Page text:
In April 2020, Slate Ridge’s Facebook page invited supporters to attend a Pawlet Select Board meeting to “advocate for Second Amendment, Free Speech, Freedom of Choice” and recommended equipping themselves with “primary and secondary” weapons and a military combat trauma first aid kit.
Banyai’s neighbors are Vermonters used to the outdoor life, comfortable with guns, who chose the woods and fields of West Pawlet for its natural peace and beauty. But they felt disturbed by what was going on next door.
They also do not feel safe. Their complaints have only exacerbated Banyai’s threats.
The neighbors have not kept quiet, either. They have turned to authorities with credible accounts of harassment and intimidation. One of Slate Ridge’s training exercises covers how to shoot into a vehicle. He was using an actual vehicle as a target, in one case a pickup truck with “Hulett Trucking,” the name of a neighbor’s business, painted on its door. On one occasion, when a neighbor was posting her land, she was followed by “a group of armed men,” she told the Manchester Journal. There are perimeter patrols, as if war games are being enacted. A neighbor who owns horses is afraid to ride along the road.
Pawlet relies on constables for local spats, with the county sheriff and Vermont State Police for muscle. So far, Pawlet’s only recourse has been its zoning ordinance and the cumbersome and mystifying process of Environmental Court. Banyai has flouted or sidestepped every attempt to curb him.
Domestic terrorism, whether fueled by race hatred, paranoia or misplaced patriotism, is emerging as a force to reckon with. Slate Ridge echoes the presence of similar groups on local communities elsewhere in the country.
I had lived for 20 years in Washington state, 10 of those years next door to the Aryan Nations (a.k.a. Church of Jesus Christ Christian), a neo-Nazi enclave in Idaho that attracted both seasoned white nationalist extremists and ignorant young skinheads, giving them shelter, training and a base of operation. Richard Butler was their guru; the surrounding communities knew they were there and for the most part simply avoided them, while being victimized periodically. Until one day, when a mother and son drove past the compound. Their old car backfired, the alert sentries took it for gunshots, and jumped the pair, holding them at gunpoint.
The Southern Poverty Law Center under Morris Dees has been the orca to the shark of domestic terrorism. SPLC sued the Aryan Nations on behalf of the victims, who survived, but the Aryan Nations as an organization did not; it was put out of business. The jury ruled against Butler for negligence in supervising his guards; but it assessed damages of $6.3 million against Aryan Nations and confiscated the 20-acre compound, turning it over to the aggrieved family, who later sold it.
That was in 1998.
On January 28, 2017, Billings Farm and Museum screened “Welcome to Leith,” an indie documentary released Dec. 15, 2015 about the attempted takeover of a tiny community (pop. 24 at the time) in North Dakota by Craig Cobb, a white nationalist leader with ambitions to seize the town government and establish a safe haven for neo-Nazis.
Though tiny, Leith did have a mayor-city council form of governance and its rural, mainly blue-collar population included an interracial family, well accepted in the community. Residents chose Leith for its peacefulness and the openness of the High Plains, to escape urban problems. They owned their homes, kept livestock, hunted, worked in the oil fields or away from home in office jobs, raised their children. One neighbor told the filmmaker, “This is rural America, everybody has each other’s backs.”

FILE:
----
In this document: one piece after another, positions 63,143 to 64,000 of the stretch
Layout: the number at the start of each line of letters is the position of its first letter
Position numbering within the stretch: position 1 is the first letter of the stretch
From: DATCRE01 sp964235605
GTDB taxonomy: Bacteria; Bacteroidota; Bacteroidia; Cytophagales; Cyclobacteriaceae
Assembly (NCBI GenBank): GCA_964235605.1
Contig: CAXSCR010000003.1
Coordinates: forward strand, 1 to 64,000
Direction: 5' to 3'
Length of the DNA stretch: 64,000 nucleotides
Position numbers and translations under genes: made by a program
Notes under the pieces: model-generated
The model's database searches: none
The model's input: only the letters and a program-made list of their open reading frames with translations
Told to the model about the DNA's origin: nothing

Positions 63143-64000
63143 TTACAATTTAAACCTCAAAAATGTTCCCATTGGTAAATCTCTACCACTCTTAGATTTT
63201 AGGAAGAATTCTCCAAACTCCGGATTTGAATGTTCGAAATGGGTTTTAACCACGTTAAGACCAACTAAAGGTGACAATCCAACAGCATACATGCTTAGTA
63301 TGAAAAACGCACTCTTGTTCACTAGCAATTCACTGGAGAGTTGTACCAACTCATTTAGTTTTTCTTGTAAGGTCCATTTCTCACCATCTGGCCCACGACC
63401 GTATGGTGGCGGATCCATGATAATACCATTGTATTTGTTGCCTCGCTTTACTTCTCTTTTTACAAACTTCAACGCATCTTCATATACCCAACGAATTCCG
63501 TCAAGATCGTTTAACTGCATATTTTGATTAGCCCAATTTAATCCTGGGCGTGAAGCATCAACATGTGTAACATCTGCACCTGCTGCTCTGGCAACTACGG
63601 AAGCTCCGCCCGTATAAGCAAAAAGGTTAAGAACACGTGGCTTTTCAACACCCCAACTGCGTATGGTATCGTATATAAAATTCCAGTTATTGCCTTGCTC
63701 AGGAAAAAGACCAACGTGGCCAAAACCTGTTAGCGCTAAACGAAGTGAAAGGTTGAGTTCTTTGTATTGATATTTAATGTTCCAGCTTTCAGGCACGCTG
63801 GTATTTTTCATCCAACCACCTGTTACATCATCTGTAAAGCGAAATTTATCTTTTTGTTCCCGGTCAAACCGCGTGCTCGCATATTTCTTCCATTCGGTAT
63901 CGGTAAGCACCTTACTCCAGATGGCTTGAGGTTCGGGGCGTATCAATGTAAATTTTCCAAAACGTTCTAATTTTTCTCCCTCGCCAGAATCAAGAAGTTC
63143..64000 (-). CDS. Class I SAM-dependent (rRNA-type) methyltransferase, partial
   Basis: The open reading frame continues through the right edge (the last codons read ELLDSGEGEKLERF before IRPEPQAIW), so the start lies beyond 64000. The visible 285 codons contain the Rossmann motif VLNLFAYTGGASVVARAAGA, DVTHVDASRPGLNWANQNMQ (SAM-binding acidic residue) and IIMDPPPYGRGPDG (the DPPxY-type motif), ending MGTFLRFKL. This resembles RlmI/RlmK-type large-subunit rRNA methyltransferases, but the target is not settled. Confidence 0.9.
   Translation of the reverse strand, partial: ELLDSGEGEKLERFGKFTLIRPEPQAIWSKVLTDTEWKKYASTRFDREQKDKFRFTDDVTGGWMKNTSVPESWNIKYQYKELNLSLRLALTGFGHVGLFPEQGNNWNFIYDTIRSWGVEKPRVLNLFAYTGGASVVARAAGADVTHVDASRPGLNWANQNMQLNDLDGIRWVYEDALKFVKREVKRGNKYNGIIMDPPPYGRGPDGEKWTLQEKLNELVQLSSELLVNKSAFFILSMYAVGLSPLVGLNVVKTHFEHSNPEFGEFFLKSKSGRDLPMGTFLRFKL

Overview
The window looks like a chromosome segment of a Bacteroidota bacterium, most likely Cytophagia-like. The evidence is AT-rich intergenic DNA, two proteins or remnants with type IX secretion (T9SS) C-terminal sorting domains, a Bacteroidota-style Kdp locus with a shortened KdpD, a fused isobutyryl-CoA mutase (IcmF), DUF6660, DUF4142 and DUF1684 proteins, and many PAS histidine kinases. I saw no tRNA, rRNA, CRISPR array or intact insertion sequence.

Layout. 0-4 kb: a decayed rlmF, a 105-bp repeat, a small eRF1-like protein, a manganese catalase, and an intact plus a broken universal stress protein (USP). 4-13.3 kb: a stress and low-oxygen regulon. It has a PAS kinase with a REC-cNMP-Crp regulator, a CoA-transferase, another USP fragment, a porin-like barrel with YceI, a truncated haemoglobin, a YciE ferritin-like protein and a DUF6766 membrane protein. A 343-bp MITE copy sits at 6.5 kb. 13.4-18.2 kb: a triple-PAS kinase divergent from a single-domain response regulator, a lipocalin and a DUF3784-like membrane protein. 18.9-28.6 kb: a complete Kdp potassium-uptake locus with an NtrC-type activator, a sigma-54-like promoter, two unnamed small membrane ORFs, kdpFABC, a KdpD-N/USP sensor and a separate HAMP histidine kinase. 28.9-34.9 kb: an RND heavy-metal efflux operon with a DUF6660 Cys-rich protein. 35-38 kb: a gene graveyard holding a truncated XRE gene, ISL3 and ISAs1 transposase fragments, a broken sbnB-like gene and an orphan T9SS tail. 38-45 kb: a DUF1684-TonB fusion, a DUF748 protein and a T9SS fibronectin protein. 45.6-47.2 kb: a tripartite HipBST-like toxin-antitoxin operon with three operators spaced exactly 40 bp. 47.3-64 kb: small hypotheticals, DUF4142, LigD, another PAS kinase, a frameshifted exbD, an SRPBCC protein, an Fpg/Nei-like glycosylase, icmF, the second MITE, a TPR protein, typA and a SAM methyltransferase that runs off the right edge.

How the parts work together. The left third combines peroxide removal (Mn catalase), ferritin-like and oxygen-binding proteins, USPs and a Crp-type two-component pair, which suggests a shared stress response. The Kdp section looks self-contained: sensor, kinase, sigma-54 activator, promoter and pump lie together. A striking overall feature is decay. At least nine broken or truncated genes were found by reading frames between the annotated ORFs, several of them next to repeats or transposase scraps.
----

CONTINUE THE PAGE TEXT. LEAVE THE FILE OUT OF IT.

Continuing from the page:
Craig Cobb arrived in Leith around 2015. At first the townspeople welcomed Cobb; he seemed like a quiet guy, a loner, and, like themselves, in need of peace and quiet. Then he started to buy up waste land and derelict property and recruited members via white nationalist websites.
The Dutton family moved in next door to Cobb, with one child. In the film, Mr. Dutton sports a tiny Hitler moustache and proudly identifies himself as a neo-Nazi. Mr. Dutton planted a row of white-supremacist flags in front of his house, in case anyone disbelieved him.
In turn, the townspeople felt they had to start carrying weapons, since Leith is in the geographical center of the 1,600-square-mile Grant County with one sheriff and three deputies, remote from major highways—possibly one reason why Cobb chose it. One neighbor told the filmmaker he felt he must take his whole family with him when he left for work—he did not feel safe leaving them alone.
The townspeople presented a united front. They resisted Cobb with every means at their disposal, from town meetings to law enforcement to condemning his property, which was substandard to begin with, for health violations. Cobb and Dutton responded by patrolling the streets with loaded guns.
Ultimately, the issue was resolved by two developments: Cobb lasted until 2013 when he was arrested and charged with terrorism for confronting a neighbor with both a shotgun and a rifle, and five years later, as his followers continued to make political inroads, the voters of Leith passed a referendum to dissolve the municipality and come under the protective wing of the county.
Leith, North Dakota, is an object lesson for small, relatively powerless communities to resist becoming victims of the burgeoning domestic terrorist movement. The Craig Cobbs, Richard Butlers and Daniel Banyais of the world should not feel that Vermont is a safe haven for them. They are difficult to dislodge once established and for that reason, Vermont towns must consider putting precautions in place, because it can indeed “happen here.”
Postscript: For the Tricia Goddard Show’s “Race in America” series, Craig Cobb agreed to a DNA analysis to confirm his Aryan genetic identity. The test results showed that he is only “86% European,” the rest being “sub-Saharan African.” He took the news gracefully in public while maintaining “oil and water don’t mix,” as Tricia Goddard and another guest, both black women, as well as the audience collapsed in laughter.